War and Turpentine
Classified as fiction, this fascinating book seems to be a hybrid of memoir, biography and fiction. The author’s subject is his grandfather, Urbain Martien (1891-1981), whose family lived in the Belgian city of Ghent as Catholics and on his death bequeathed to his grandson notebooks of his memoirs. These were apparently left for thirty years unread by the writer, who then decided that he needed to examine this unique legacy as the 100th anniversary of the First World War approached – because the memoirs dealt with his grandfather’s dreadful experiences in the war.
The book is not a straightforward narrative. It moves around to gain impressions, reflecting upon the very essence of memory, the past, reality and family relations. The author tries to reconstruct the past after the notebooks end, to use his and his family’s memories to assemble a coherent account of his grandfather’s life. It is highly readable and intelligent, thought-provoking and moving, as Hertmans uncovers a version of the unrecoverable past. The book also deals with how life and society change – how, in this transitory world, the landscape alters and buildings and people are lost, gone forever.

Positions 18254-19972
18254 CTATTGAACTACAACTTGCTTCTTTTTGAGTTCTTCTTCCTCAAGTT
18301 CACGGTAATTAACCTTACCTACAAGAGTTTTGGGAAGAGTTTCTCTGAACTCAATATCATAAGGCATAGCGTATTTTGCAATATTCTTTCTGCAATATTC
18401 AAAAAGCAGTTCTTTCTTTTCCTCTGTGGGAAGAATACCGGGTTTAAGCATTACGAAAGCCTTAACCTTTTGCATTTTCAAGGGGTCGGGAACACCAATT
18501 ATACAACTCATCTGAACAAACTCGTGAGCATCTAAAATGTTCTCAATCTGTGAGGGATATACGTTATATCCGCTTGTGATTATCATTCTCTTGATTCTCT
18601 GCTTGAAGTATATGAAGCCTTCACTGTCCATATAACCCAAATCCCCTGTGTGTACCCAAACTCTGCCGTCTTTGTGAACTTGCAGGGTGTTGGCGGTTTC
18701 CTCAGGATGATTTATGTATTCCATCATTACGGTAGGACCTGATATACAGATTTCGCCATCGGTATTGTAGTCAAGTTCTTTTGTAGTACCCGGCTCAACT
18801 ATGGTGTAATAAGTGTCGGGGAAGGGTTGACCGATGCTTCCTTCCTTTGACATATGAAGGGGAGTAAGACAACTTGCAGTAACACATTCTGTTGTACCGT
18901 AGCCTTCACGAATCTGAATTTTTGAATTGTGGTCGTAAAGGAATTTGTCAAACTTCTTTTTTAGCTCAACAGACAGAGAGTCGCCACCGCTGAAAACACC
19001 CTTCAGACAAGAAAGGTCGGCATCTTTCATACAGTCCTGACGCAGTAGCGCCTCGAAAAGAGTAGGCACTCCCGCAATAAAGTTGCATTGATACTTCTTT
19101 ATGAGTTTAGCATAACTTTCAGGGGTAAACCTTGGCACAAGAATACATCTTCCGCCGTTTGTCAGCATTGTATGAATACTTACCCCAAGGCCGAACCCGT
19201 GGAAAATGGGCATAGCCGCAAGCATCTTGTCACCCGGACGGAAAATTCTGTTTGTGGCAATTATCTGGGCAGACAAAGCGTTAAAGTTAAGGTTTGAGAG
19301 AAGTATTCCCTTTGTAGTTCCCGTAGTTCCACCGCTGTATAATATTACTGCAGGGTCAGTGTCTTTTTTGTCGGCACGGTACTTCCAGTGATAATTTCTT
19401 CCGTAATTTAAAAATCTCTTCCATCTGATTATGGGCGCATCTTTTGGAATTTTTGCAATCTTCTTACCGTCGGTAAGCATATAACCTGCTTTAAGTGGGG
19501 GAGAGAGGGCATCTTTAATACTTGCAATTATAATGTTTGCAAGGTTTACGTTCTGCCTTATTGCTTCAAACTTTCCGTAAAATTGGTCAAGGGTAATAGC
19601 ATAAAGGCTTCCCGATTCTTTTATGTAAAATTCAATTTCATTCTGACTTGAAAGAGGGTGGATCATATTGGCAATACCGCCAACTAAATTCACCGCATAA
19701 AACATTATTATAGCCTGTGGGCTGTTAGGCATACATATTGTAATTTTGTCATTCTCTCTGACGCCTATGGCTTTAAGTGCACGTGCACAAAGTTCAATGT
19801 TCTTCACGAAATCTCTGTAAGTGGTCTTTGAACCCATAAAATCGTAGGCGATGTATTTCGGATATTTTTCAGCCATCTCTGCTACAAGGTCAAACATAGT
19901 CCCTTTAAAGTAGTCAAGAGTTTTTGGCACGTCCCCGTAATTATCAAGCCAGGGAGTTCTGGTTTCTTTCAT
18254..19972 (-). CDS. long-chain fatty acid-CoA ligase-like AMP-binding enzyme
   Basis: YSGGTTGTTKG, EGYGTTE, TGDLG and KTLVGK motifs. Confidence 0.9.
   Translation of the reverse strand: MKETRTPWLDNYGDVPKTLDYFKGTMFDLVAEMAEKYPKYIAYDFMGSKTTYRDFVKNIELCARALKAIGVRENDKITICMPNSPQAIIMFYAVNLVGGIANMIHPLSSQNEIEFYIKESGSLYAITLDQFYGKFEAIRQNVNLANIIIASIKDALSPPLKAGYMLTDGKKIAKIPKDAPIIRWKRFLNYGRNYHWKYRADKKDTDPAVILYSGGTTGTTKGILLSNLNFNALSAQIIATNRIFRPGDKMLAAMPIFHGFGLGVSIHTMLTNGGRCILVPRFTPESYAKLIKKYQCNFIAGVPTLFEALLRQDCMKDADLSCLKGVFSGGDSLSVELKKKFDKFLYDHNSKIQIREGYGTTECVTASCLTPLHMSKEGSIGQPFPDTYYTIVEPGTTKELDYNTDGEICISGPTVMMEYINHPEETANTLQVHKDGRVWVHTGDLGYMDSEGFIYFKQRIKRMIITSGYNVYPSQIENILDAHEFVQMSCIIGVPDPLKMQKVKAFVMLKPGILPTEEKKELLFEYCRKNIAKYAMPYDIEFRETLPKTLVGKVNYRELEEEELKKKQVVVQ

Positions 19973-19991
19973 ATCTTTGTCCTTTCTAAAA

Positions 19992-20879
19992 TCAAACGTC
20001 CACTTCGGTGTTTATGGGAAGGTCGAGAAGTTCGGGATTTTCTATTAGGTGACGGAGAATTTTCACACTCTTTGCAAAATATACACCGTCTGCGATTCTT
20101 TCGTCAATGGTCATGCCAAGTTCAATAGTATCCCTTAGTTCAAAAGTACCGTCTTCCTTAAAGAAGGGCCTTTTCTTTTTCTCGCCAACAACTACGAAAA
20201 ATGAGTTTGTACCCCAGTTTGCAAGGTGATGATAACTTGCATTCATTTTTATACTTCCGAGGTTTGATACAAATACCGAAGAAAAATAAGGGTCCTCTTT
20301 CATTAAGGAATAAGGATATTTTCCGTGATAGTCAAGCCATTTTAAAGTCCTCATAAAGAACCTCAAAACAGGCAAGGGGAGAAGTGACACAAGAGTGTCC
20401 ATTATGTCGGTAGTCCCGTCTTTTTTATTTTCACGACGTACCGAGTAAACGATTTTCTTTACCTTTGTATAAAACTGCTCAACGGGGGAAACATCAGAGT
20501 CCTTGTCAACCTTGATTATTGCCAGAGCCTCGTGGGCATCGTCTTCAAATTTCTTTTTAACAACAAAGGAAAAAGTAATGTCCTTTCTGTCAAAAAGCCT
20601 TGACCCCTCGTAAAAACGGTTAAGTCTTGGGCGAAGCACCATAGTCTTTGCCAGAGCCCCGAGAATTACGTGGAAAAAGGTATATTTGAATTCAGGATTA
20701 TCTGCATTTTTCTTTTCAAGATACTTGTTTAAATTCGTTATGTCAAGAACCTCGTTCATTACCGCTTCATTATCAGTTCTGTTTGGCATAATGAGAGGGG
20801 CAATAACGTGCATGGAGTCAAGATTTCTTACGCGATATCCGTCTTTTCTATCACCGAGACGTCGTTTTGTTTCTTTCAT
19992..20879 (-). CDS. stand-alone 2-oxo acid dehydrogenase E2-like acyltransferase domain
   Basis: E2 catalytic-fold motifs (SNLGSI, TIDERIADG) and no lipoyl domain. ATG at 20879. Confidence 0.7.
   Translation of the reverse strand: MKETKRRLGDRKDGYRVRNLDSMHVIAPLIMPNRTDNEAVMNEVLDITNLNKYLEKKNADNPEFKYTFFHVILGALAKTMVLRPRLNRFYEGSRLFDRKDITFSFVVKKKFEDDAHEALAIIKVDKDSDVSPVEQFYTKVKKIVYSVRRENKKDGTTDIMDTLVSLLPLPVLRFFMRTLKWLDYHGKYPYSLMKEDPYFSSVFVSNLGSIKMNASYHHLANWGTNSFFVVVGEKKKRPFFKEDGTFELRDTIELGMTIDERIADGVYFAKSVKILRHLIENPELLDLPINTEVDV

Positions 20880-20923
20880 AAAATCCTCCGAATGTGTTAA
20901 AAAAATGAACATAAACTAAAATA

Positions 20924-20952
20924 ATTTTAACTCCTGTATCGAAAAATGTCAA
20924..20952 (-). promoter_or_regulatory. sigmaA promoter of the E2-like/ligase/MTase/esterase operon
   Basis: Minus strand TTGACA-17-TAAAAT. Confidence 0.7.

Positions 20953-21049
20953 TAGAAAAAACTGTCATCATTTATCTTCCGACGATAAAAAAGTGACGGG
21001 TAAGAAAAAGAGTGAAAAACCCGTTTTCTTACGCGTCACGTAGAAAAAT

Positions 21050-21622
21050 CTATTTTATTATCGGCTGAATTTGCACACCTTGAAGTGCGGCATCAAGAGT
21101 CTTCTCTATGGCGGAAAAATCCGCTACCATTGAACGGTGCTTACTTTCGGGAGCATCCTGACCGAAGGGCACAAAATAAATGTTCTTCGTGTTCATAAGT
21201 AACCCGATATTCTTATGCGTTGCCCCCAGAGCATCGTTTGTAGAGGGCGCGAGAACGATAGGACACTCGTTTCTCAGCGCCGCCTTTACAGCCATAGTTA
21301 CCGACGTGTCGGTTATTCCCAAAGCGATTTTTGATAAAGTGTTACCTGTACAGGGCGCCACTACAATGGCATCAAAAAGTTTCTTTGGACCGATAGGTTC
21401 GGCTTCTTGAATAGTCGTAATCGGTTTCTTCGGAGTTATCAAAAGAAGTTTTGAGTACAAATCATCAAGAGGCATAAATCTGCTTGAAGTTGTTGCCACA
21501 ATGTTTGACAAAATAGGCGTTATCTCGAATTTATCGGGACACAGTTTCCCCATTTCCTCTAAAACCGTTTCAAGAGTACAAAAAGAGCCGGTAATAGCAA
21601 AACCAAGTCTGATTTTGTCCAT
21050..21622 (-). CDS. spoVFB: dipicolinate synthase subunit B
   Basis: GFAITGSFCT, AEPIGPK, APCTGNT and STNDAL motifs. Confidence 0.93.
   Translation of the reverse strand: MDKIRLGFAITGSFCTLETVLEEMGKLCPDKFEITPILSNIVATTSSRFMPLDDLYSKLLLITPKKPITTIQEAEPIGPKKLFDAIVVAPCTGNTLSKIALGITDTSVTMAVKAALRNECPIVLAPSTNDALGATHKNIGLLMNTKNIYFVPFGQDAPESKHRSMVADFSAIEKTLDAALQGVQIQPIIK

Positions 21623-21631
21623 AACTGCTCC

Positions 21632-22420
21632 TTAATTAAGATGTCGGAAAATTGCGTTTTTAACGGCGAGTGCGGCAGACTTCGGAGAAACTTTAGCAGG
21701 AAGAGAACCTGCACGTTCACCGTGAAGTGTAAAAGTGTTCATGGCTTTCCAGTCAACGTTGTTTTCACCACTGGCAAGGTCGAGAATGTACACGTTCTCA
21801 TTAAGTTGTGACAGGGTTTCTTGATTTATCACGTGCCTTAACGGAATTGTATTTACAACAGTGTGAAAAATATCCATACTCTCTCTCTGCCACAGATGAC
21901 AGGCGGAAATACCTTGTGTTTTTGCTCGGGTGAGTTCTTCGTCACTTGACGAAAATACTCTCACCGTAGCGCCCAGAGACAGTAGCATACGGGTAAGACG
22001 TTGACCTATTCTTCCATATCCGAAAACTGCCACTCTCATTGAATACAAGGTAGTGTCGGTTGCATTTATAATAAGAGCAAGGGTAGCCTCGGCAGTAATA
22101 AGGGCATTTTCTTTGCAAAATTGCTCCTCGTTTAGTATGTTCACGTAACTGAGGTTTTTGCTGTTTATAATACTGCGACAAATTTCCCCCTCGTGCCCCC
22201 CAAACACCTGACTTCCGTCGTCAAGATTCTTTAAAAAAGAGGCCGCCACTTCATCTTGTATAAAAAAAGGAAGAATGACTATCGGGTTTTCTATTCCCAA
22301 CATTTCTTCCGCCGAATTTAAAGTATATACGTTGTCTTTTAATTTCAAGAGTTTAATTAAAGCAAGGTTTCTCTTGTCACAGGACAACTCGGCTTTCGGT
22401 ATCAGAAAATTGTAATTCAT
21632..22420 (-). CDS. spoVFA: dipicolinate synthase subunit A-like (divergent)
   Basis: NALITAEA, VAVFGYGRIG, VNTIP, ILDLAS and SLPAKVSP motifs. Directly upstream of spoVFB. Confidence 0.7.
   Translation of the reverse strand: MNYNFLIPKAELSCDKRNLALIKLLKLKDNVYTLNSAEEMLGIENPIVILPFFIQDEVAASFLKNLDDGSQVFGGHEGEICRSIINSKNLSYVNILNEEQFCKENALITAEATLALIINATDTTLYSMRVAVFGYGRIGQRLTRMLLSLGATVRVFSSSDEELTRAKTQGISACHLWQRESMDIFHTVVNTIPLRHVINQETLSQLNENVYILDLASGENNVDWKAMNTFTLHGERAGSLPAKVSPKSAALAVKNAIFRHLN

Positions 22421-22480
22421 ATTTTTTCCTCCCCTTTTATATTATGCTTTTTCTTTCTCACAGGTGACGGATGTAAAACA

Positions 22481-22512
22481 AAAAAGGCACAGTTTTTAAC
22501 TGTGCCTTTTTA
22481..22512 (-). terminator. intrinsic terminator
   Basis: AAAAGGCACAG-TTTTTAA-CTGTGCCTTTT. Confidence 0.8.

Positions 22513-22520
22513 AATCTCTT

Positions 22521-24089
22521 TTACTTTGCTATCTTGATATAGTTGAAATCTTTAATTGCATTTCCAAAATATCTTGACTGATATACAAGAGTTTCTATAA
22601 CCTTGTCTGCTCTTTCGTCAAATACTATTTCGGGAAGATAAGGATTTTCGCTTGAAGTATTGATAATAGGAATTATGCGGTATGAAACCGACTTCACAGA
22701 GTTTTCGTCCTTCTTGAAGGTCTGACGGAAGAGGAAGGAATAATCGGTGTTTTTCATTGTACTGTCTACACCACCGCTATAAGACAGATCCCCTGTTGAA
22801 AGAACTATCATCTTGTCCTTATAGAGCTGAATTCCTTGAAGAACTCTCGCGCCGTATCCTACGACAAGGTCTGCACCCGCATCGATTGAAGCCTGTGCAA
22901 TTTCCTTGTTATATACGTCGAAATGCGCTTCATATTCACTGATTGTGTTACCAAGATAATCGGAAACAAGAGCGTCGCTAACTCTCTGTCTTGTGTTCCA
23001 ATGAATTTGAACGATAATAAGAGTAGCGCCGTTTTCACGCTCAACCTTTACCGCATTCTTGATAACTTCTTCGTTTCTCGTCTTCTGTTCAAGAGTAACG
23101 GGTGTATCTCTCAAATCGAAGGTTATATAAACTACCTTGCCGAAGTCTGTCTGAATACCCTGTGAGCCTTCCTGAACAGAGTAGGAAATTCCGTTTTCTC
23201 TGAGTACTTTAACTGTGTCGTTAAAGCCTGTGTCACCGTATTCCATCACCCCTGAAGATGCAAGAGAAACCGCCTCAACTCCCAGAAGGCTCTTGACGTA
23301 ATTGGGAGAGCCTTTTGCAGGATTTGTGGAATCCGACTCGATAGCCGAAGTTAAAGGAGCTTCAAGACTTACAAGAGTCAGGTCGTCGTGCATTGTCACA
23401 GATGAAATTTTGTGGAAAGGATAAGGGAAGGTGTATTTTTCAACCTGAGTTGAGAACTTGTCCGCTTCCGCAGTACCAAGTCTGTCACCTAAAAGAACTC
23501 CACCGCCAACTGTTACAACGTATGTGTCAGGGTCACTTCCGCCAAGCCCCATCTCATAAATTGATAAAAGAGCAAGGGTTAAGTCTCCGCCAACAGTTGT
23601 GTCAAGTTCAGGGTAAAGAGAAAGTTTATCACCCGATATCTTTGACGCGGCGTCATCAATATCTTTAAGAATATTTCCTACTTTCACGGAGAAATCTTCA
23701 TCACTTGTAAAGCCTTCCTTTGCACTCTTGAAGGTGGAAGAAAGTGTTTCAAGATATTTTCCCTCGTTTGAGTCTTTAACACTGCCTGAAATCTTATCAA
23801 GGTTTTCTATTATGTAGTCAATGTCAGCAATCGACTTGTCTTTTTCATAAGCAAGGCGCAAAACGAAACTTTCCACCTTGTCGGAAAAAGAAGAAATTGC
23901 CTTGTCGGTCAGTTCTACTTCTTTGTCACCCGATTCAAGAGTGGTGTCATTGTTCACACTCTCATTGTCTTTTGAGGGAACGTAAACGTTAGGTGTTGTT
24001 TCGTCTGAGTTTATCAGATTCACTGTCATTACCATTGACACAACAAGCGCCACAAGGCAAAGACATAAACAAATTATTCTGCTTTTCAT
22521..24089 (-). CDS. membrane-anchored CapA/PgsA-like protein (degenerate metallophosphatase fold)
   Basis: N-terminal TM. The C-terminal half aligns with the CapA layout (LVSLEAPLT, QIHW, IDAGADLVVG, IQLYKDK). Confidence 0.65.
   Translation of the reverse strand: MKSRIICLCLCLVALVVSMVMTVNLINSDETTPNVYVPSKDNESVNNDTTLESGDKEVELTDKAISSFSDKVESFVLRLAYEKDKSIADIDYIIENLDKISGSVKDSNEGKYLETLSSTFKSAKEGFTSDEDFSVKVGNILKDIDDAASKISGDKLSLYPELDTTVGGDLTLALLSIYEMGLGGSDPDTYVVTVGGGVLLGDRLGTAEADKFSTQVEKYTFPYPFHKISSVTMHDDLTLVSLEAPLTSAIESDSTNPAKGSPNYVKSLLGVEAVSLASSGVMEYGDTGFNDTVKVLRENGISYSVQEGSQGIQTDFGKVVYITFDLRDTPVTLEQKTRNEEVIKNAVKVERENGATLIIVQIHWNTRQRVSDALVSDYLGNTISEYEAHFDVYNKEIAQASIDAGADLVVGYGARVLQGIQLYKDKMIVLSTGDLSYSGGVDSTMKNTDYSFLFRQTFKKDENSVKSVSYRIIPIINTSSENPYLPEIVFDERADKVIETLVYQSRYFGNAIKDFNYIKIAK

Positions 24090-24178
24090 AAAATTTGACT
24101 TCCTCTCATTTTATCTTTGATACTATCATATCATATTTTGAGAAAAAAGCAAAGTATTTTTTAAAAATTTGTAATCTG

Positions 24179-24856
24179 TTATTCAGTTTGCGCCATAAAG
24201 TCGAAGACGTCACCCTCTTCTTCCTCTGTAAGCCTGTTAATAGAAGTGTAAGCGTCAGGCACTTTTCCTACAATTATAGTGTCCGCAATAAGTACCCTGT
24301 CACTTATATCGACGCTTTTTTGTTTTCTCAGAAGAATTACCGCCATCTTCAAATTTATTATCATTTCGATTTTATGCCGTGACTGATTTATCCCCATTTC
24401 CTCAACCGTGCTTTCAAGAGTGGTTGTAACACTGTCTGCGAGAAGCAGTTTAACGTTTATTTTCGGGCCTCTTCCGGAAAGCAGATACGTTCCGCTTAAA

His grandfather was a precise, often difficult and stubborn man. He spent the latter years of his life, as a widower, making copies of famous paintings, and also suffered from psychiatric problems. The core of the book are the war years from 1914 to 1918, which saw Urbain, who had trained as a soldier and was thus immediately called up, wounded three times. As with all who participated in these horrors, the experiences shaped his subsequent life and stayed with him at all times. This part is narrated in the first person present tense, by the writer’s grandfather, and is presumably an amalgam of his memoirs and fiction. It is a visceral, intimate and horrific account of the horrors of the war. This is simply a magnificent book.